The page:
STIP - Center of the fashion industry

Štip is the largest urban agglomeration in the eastern part of the Republic of Macedonia, serving as the economic, industrial, entertainment and educational focal point for the surrounding municipalities. As of the 2002 census, the Štip municipality alone had a population of about 47,796. Štip is the largest textile production center in the country; Center of the fashion industry in Macedonia, as well as the location of the sole public university in Eastern Macedonia, Goce Delčev University of Štip. The city of Štip is the seat of Štip Municipality. The first known opera performance in Republic of Macedonia was staged in Štip in 1925. The city is located at the intersection of the Lakavica, Ovče Pole, and Kočani valleys.

Two rivers pass through Štip, the Bregalnica which is the second largest in the Republic of Macedonia, and the Otinja which divides the city center. The hill Isar, with its early medieval fortress on top, dominates the city and provides for the common reference as "The city under the Isar'. The area surrounding the city is suffering from deforestation which is contributing to the temperature extremes, summers being hot and dry with mean temperatures around 32 °C (90 °F) and days above 40 °C (104 °F) being common. Winters are short (less than 2 months usually) and mild (though considered cold for the area) with normals around −2 °C (28 °F), but with occasional drops down to −10 °C (14 °F). Spring usually comes in February, when most of the foliage is regenerating, although freak snow storms could appear as late as May.

History and Culture

Štip (or Astibo/Astibos/Astibus) has its heritage in being the ancient capital of the Paeonian tribe who were situated in the region west of the fertile river Axius basin, around the fifth and fourth centuries BC. The two tribes that lived along the river Astibo, an estuary to the Axius, were the Derrones, named after their god of healing, Darron, and the Laeaeans, who minted their own heavy coins as a sign of their sovereignty following the example of the Greek city-states on Chalkidiki. Although these tribes were heavily weakened by the Persian invasion of 480 BC, led by King Xerxes I, they remained a formidable power and a well-organized people, renowned for the production of their exceptionally heavy coins with emblems including domesticated specimens of the wild aurochs for which Paeonia was also famous. They were absorbed into the Macedonian empire by Alexander I before 360BC. The area itself is first mentioned in the writings of the historian Polien form the 3rd century BC, who talks of a river named Astibo which is presumed to be the river Bregalnica today. Polien also states that the Paeonian emperors were crowned in the vicinity of today's Štip. The first mention in written sources of a settlement in this area is from the time of the Roman emperor Tiberius 14-37 AD, when it is mentioned as an important settlement in the Roman province of Paeonia and the second stop on the Roman road from Stobi to Pautalia.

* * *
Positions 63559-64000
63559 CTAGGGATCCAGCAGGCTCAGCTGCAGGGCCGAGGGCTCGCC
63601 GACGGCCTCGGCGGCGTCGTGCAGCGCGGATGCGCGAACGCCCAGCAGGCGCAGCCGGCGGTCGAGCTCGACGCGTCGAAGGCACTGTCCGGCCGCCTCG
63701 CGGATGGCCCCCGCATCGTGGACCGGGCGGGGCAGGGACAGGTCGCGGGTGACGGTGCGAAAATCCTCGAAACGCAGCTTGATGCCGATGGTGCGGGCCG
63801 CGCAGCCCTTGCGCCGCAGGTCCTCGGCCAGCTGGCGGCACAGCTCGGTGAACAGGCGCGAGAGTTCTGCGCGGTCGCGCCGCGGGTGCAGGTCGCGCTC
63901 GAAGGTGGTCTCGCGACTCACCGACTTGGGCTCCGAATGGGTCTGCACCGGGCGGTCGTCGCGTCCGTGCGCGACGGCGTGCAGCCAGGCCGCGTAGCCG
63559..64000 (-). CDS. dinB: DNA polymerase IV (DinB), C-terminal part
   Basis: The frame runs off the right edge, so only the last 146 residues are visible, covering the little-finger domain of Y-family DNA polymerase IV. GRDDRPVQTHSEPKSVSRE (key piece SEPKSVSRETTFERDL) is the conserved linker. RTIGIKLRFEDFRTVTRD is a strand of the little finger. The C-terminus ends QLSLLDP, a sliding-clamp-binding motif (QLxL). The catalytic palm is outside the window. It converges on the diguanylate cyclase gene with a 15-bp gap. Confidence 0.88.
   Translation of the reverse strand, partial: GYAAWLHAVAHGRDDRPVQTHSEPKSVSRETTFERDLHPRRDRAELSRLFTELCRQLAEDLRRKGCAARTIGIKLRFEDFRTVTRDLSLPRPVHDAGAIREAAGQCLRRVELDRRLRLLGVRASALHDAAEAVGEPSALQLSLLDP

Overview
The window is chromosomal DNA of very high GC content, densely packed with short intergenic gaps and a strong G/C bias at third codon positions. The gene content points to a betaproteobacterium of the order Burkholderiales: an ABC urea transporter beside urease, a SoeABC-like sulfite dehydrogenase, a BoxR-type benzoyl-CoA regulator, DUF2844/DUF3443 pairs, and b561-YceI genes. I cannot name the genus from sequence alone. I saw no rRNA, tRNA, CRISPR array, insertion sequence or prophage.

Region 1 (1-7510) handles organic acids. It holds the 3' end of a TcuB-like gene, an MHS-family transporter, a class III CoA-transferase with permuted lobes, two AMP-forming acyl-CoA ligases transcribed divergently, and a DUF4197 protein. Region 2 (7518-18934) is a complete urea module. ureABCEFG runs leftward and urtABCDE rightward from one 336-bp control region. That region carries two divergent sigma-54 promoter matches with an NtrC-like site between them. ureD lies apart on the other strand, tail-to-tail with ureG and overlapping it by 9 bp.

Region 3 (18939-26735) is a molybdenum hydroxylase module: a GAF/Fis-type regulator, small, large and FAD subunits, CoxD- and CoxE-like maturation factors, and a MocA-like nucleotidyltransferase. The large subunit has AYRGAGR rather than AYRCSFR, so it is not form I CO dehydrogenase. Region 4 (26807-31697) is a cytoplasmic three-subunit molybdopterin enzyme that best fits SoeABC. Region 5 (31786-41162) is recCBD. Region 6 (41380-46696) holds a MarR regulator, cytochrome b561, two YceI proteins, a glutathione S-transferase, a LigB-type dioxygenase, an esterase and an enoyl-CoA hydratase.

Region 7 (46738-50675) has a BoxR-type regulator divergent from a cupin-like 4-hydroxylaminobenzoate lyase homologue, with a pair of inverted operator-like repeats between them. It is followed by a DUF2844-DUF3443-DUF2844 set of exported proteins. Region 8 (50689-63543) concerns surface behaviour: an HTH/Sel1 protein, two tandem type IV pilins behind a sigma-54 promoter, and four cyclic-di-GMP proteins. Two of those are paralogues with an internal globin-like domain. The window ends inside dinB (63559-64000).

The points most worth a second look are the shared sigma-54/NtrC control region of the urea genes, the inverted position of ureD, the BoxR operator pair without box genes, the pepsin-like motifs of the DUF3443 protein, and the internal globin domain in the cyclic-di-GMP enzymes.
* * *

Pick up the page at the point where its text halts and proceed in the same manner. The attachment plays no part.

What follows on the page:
During the second half of the 3rd century BC the barbarian tribes, especially the Goths destroyed much of the northern settlements in the eastern part of the Roman Empire, among which Astibo as well. However, a new settlement - Estipeon - was soon founded on the same site which thrived though the late Roman and the Early Byzantine period. Between the 5th and 6th century AD the joint Slavic and Avar tribes attacks destroyed the Byzantine settlement, and the Slavic tribe of Sagudats permanently settled in this area, and gave the town its current name Štip. During the 10th century, the Saints Cyril and Methodius, after creating the first Slavic alphabet, came to preach to the Slavic tribes in this area before continuing their route to Great Moravia, thus the Slavic population from this area were the first Christians among the Slavs. Many rulers controlled the area of Štip during the early Middle Ages.

On 6 April 1941, when the Kingdom of Yugoslavia was attacked by Nazi-Germany, the city was bombed by German planes which took off from Bulgaria. During the Second World War the Axis-allied Bulgarian forces occupied the city until early September, 1944, after which it was taken by German troops. Štip was retaken by the Macedonian National Liberation Army and the newly-allied Bulgarian Army, now part of the anti-Axis coalition on 8 November 1944. Thus 8 November is celebrated as 'Liberation Day' in the city and municipality of Štip, and is a non-working holiday.

Travel by bus

If you are considering to go with a bus u have u have a dozen of buses between Stip and Skopje.Time travel is 2 hours  Price for one way ticket is 270 denars/4 EUR and two way tickets is 370denars/6 EUR.

Time of departure from Skopje: 07:30, 08:05, 08:45, 09:30, 10:00, 12:05, 12:30, 13:00, 14:00,14:30,15:15, 15:30, 15:45, 16:00, 16:30,17:00, 17:30, 18:00, 18:30,19:00, 19:30, 20:37

Note:If you are considering travelling on weekend and holidays please contact the bus station for any changes of the lines.

Travel by train

If you like to go to Stip by train the time travel is between 2 and 3 hours.Price for one way ticket is 200 denars/3,2 EUR and for two way ticket is 320 denars/5,2 EUR.

Time for departure from Skopje:15:20

Travel with taxi

If you are not comfortable to travel by train or bus,you can always get a taxi.The price for one way is more or less 4920 denars/80 EUR.

We recommended:

ABC Logistica
Mob: +389 78 504 500
Tel: +389 2 6143 900

Go with a car or rent a car

If you'd like to explore the land during your travel to  you can go with a car or rent a car.Distance between Skopje and Stip  is 86 km.

For rent a car we recommended:

ABC Logistica
Mob: +389 78 504 500
Tel: +389 2 6143 900

MIDA Rent-a-car
Office 2 (Airport Alexander the Great)
Tel/Fax + 389 22 56 10 10
24 hour service phones
Mob.1: 070 256 433
Mob.2: 071 223 042
Mob.3: 070 366 958